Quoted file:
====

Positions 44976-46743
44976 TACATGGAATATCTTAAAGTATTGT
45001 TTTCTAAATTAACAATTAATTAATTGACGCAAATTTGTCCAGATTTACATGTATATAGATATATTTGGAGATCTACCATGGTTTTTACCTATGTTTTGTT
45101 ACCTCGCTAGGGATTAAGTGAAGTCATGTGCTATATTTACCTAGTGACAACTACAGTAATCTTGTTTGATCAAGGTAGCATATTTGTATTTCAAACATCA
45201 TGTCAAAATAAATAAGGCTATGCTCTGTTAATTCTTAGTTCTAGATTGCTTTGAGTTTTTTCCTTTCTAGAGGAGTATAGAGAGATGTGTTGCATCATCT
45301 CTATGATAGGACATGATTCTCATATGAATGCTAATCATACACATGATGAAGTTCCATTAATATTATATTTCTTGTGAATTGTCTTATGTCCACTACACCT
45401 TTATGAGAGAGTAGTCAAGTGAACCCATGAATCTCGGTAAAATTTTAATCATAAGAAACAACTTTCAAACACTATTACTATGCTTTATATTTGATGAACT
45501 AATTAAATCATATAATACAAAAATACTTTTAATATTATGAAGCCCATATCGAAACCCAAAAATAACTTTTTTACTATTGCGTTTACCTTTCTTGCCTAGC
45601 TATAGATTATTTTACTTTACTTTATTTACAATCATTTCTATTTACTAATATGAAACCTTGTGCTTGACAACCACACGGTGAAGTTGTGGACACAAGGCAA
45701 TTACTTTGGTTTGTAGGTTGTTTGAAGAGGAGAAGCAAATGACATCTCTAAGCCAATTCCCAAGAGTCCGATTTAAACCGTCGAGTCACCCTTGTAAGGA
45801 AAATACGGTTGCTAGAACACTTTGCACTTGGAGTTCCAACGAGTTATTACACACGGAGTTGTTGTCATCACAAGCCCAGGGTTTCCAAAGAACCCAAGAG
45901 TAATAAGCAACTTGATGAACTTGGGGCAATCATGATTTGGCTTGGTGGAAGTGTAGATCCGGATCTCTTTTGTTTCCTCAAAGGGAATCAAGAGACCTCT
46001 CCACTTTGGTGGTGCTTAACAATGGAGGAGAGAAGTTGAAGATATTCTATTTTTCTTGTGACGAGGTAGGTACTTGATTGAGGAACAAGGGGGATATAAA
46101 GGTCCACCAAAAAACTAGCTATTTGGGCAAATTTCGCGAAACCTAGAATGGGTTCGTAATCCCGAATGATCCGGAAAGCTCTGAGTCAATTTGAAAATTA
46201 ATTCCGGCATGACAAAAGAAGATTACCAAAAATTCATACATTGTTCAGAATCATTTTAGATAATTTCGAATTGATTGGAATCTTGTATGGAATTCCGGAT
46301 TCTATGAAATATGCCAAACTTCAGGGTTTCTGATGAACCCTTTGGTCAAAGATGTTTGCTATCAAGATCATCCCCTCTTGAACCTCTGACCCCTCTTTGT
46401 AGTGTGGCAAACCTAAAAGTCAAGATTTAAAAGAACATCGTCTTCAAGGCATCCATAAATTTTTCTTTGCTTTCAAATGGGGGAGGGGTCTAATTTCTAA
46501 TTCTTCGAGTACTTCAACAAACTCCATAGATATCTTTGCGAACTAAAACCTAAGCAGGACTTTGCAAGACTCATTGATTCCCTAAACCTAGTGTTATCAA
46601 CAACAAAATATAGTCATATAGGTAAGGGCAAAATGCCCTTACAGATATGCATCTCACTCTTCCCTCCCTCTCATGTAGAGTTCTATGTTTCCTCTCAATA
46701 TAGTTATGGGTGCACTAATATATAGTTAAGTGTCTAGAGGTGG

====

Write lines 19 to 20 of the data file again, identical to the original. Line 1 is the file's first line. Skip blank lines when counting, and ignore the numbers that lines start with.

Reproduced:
46601 CAACAAAATATAGTCATATAGGTAAGGGCAAAATGCCCTTACAGATATGCATCTCACTCTTCCCTCCCTCTCATGTAGAGTTCTATGTTTCCTCTCAATA
46701 TAGTTATGGGTGCACTAATATATAGTTAAGTGTCTAGAGGTGG